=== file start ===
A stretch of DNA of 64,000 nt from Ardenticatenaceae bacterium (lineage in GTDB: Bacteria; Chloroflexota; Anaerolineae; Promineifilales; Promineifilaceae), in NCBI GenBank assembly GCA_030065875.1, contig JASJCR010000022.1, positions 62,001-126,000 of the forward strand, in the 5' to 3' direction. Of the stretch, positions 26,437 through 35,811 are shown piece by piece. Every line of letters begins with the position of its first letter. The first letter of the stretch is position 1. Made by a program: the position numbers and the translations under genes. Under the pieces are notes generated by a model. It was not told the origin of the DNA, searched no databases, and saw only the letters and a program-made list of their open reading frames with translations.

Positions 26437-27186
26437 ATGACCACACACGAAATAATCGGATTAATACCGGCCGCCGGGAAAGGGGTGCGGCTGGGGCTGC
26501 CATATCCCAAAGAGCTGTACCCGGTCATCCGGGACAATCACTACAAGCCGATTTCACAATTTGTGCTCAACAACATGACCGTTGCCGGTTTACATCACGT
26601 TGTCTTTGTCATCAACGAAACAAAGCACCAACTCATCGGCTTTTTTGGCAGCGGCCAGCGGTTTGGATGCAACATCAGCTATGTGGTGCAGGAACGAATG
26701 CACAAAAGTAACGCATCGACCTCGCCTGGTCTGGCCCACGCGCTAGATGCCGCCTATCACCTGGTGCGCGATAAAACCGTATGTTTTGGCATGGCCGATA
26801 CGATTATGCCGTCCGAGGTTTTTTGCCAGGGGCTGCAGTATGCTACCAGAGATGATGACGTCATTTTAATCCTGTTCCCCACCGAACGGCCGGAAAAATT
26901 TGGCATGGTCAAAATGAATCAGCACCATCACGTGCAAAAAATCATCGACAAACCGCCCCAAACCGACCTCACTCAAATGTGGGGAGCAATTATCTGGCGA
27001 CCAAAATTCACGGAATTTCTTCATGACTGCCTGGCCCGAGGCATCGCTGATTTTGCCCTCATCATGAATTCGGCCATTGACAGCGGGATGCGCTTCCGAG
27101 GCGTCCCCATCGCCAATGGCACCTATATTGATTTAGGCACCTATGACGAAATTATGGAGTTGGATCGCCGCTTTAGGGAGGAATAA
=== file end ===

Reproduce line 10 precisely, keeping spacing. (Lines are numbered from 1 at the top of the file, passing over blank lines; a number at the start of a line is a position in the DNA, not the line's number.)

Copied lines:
27101 GCGTCCCCATCGCCAATGGCACCTATATTGATTTAGGCACCTATGACGAAATTATGGAGTTGGATCGCCGCTTTAGGGAGGAATAA